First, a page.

John C. Cooper (Professor of philosophical theology at Calvin
Theological Seminary) contends that the triune name for God (Father,
Son and Holy Spirit) cannot be replaced salva veritate. Names or titles such as Lover, Beloved, and Love (Augustine of Hippo) or Source, Word and Comforter do not adequately describe God and neither does the language, "God, Christ and Spirit" as Cooper explains:
"God, Christ, and Spirit is also impeccably biblical (cf. 2 Cor.
13:14). Moreover, this formula uses personal names or titles. But it
is not equivalent to the triune name. For taken on its own, it seems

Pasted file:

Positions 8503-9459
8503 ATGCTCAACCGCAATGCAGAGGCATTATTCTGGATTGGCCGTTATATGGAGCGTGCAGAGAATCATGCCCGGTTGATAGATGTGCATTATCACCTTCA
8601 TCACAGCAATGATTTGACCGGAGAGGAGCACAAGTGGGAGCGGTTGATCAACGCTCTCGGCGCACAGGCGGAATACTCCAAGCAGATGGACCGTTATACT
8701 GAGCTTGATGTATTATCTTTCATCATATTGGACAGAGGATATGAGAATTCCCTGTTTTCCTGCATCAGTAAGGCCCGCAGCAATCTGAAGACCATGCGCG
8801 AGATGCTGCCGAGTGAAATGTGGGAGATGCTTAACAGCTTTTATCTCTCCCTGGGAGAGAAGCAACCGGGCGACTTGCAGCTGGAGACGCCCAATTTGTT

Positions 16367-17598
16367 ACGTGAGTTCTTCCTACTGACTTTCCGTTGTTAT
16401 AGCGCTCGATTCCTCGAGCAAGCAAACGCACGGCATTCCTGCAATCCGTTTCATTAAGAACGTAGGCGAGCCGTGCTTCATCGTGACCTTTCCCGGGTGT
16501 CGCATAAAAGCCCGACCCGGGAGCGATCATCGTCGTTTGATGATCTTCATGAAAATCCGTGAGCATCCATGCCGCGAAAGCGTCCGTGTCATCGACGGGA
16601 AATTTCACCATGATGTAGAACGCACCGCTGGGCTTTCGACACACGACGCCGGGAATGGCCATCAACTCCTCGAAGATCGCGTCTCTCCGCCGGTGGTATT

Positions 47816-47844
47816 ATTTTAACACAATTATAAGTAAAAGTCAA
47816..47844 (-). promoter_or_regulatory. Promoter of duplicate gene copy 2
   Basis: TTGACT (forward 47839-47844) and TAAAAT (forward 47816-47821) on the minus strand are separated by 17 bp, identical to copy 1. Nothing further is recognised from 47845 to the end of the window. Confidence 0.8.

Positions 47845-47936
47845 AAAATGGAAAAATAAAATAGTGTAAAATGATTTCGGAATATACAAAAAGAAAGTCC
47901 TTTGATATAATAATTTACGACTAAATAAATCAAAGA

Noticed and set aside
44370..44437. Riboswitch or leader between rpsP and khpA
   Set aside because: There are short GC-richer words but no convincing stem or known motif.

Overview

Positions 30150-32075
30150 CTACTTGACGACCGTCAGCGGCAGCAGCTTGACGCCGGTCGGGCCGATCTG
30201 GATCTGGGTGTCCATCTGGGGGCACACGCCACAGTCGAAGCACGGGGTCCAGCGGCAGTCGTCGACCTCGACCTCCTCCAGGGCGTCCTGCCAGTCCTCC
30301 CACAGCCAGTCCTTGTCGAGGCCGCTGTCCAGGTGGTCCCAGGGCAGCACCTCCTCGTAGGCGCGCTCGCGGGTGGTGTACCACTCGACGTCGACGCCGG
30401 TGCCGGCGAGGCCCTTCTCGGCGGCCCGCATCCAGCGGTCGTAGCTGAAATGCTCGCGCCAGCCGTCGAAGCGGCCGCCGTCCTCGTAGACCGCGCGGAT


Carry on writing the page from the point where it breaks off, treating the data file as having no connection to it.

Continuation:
to imply that Christ and the Spirit are not God. That implication
might not be disastrous for Christ as a referent to the human nature
of Jesus. But it still leaves the Holy Spirit out of the Godhead. It
also juxtaposes God with the humanity of Jesus, failing to communicate
that Jesus is God the Son. Though this trio of terms is biblical, it
is not even close to the meaning of the triune name. Like the other
formulas, it depends on the triune name to be understood in a
trinitarian sense" (Our Father in Heaven: Christian Faith and
Inclusive Language for God. Grand Rapids: Baker, 1998), page 212.